- Herman Cain profiled in ‘Political Power’ comic book
- Hagel renews Qatar defense pact despite differences over Iran, Syria
- Fire departments fear Obamacare will gut volunteer ranks
- Rep. Alan Grayson loses $18M in stock scheme
- Christmas secularists get 6-foot beer-can Festivus pole at Florida Statehouse
- George Zimmerman’s girlfriend flips on assault: Let ‘my boyfriend’ go
- Lululemon Athletica chairman quits after firestorm over his fat-thighs comment
- CBS’ beleaguered Lara Logan gets a cheerleader — Dan Rather
- Jesus tops list as most significant figure in history; Mohammed at 4th
- See a drone? ‘Shoot it down,’ says Colorado ordinance
N.K.: Searching ships would be ‘act of war’
North Korea responded Saturday to the latest economic and military sanctions from the U.N. Security Council with a threat to start enriching uranium and attack any country that stops its ships for inspection for military supplies.
The resolution passed unanimously by the council Friday freezes all funds, credit lines, grants and loans contributing to the nuclear, ballistic-missile and weapons of mass destruction “programs or activities” of the reclusive communist regime.
The resolution also permits governments to halt and search a plane or ship if there are “reasonable grounds” to believe the cargo contains items useful to the manufacture or export of banned nuclear materials.
The legally binding sanctions drew a strong response from Pyongyang on Saturday.
In a statement carried by the official Korean Central News Agency, the country’s Foreign Ministry said, “It has become an absolutely impossible option for [North Korea] to even think about giving up its nuclear weapons.”
Any attempts by U.S. and other countries to stop and inspect its ships would be regarded as “an act of war” that would be “met with a decisive military response,” the North said.
The news agency quoted an unidentified Foreign Ministry official as saying that Pyongyang would start a program to enrich uranium for a light-water reactor. The spokesman also said the North would “weaponize all plutonium, and we’ve reprocessed more than one-third of our spent nuclear fuel rods.”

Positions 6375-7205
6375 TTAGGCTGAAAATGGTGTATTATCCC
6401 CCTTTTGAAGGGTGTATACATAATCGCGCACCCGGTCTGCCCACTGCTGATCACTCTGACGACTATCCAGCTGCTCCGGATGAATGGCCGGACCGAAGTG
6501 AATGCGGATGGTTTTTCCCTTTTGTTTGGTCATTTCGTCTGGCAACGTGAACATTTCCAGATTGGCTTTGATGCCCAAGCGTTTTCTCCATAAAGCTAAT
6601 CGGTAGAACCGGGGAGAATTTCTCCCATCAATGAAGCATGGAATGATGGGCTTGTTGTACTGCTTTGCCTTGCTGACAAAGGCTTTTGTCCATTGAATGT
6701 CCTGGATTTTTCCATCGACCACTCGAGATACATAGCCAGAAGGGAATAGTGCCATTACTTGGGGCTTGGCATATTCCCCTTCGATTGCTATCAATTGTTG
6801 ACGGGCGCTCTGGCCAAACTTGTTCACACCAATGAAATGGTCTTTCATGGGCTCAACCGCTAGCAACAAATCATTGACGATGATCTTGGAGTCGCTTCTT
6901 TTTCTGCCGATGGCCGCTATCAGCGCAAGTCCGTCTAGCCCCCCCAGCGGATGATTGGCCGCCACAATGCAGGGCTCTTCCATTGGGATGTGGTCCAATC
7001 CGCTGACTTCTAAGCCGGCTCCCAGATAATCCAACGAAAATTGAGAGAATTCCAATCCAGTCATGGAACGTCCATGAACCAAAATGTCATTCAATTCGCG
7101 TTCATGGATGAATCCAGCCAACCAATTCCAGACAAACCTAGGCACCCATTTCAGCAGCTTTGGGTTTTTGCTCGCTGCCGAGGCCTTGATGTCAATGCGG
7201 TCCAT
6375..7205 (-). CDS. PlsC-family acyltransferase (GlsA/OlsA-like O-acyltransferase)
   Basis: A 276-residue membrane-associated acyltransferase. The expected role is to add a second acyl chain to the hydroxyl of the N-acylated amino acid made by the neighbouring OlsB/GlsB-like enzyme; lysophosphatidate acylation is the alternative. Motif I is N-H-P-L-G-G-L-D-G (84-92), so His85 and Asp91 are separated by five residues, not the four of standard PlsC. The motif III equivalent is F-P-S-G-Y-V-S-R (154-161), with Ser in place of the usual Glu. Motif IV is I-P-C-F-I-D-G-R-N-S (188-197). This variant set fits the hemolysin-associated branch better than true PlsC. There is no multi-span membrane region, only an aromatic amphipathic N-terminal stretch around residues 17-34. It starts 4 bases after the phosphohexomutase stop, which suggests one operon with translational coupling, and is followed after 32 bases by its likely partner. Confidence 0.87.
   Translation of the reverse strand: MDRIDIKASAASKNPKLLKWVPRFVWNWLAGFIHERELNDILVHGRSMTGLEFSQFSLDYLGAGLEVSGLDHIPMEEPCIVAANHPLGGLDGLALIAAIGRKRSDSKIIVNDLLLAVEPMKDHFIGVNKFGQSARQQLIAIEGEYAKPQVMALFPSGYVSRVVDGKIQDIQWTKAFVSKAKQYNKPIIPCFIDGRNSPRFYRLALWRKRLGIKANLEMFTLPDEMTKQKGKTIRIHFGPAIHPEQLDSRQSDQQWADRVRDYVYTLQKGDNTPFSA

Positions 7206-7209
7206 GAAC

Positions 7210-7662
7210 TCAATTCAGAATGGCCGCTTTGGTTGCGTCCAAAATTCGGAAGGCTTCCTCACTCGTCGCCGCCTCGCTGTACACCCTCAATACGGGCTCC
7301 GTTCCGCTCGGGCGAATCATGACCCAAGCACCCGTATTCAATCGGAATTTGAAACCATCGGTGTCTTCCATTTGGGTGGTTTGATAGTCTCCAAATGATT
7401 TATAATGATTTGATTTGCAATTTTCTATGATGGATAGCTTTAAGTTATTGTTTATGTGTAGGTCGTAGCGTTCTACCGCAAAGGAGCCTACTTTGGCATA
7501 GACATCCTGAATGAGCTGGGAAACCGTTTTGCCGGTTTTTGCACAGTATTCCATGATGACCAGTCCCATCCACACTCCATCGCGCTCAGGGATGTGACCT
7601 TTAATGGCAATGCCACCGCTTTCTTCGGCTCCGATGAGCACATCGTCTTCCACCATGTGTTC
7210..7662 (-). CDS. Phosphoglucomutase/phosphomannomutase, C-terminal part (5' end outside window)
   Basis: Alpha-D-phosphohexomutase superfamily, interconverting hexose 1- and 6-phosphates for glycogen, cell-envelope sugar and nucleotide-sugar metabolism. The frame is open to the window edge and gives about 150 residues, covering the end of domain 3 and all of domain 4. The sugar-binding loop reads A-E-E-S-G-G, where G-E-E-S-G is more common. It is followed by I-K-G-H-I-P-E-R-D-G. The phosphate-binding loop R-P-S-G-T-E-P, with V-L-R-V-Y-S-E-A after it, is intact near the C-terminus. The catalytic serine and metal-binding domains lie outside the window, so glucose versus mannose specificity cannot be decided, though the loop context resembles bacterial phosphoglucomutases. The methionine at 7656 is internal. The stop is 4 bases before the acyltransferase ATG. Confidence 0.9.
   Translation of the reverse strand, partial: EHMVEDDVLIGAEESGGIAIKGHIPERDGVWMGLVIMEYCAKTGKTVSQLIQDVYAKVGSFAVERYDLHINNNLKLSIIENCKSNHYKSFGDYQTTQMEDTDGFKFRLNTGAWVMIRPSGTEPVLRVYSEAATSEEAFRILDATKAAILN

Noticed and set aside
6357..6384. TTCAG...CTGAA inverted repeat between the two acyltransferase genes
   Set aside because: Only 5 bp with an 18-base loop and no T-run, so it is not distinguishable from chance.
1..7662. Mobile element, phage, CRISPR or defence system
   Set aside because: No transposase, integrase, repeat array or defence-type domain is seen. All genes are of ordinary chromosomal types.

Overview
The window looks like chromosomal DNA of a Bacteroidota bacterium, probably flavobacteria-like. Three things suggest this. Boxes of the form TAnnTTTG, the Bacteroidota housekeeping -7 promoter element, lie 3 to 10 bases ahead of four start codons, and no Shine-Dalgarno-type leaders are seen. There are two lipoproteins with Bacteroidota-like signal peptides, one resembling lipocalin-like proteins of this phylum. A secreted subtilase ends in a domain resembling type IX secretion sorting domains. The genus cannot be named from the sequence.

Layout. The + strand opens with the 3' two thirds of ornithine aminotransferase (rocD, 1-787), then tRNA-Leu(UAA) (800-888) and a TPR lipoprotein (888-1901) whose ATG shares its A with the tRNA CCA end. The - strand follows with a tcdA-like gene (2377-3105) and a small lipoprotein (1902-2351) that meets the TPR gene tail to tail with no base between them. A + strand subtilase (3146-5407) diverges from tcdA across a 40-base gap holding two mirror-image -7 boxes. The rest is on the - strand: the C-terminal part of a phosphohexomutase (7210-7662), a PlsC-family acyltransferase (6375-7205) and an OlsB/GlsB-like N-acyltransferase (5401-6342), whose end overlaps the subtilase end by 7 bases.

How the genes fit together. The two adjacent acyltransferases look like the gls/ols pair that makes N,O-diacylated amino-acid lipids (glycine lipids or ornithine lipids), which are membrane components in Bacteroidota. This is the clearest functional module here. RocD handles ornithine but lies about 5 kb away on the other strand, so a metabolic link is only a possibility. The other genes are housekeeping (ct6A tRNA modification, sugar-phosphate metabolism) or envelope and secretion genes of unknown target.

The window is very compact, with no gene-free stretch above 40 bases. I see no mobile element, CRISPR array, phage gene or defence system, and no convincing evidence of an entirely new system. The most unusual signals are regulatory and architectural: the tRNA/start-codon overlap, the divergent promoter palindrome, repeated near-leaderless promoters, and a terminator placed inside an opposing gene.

North Korea is thought to have about 110 pounds of plutonium, enough for a half-dozen bombs, Yoon Deok-min, a professor at South Korea’s state-run Institute of Foreign Affairs and National Security, told the Associated Press.
Reprocessing 8,000 spent nuclear fuel rods stored at North Korea’s Yongbyon nuclear complex could yield an additional 18 to 22 pounds of plutonium - enough to make at least one more atomic bomb, he said.
The sanctions were in response to the country’s second nuclear test on May 25. North Korea also raised tensions in recent months by test-firing missiles.
Secretary of State Hillary Rodham Clinton said the sanctions give the world community the necessary tools to curb the North’s nuclear weapons ambitions.
“This was a tremendous statement on behalf of the world community that North Korea’s pursuit of nuclear weapons and the capacity to deliver those weapons through missiles is not going to be accepted by the neighbors, as well as the greater international community,” Mrs. Clinton said during a visit to Niagara Falls, Ontario.
“I think these sanctions … give the world community the tools we need to take appropriate action,” she said.
Mrs. Clinton, in an apparent reference to the latest threats from the North, said the country’s “continuing provocative actions are deeply regrettable.”
“They have now been denounced by everyone and have become further isolated,” she said.
About the Author
Desikan Thirunarayanapuram is a continuous news reporter at washingtontimes.com. He was previously assistant foreign editor at the newspaper’s foreign desk, where he also wrote about South Asia.
He previously worked at the Times of India, India’s largest English-language daily, and at the Indian Express. He has a master’s degree in journalism from American University and a bachelor’s degree in business ...
By Tom Fitton
New photos confirm the attack's coordination and its cover-up
- American bourbon now better than Scottish whiskey: U.K.-born expert
- FITTON: A closer look at the Benghazi lie
- Chinese man fed up with his girlfriend's shopping jumps to his death
- Nevada rescuers frenzied to find 4 kids, 2 adults lost in snow
- Troops forced to rely on welfare, holiday charity
- Israeli P.M. Benjamin Netanyahu backs out of Nelson Mandela funeral
- Obama eulogizes Mandela, calls him 'the last great liberator'
- Obama shakes hands with Cuba's Raul Castro at Nelson Mandela's funeral
- EDITORIAL: Colorado ruling takes the cake
- Obama lied about Syrian chemical attack, 'cherry-picked' intelligence: report
Independent voices from the The Washington Times Communities
Politics, economics, and business from a real world perspective.
The pursuit of all that is joyous in travelling the globe is the essence of The Good Life, whether its Hawaii or the South of France.
Beaten down before, tyranny rises again, at home and abroad. America stands at the brink, as the world begins to burn. Awake to the dangers.
Television commentary, reviews, news and nonstop DVR catch-up by Lisa King Dolloff and friends.
White House pets gone wild!
Let it snow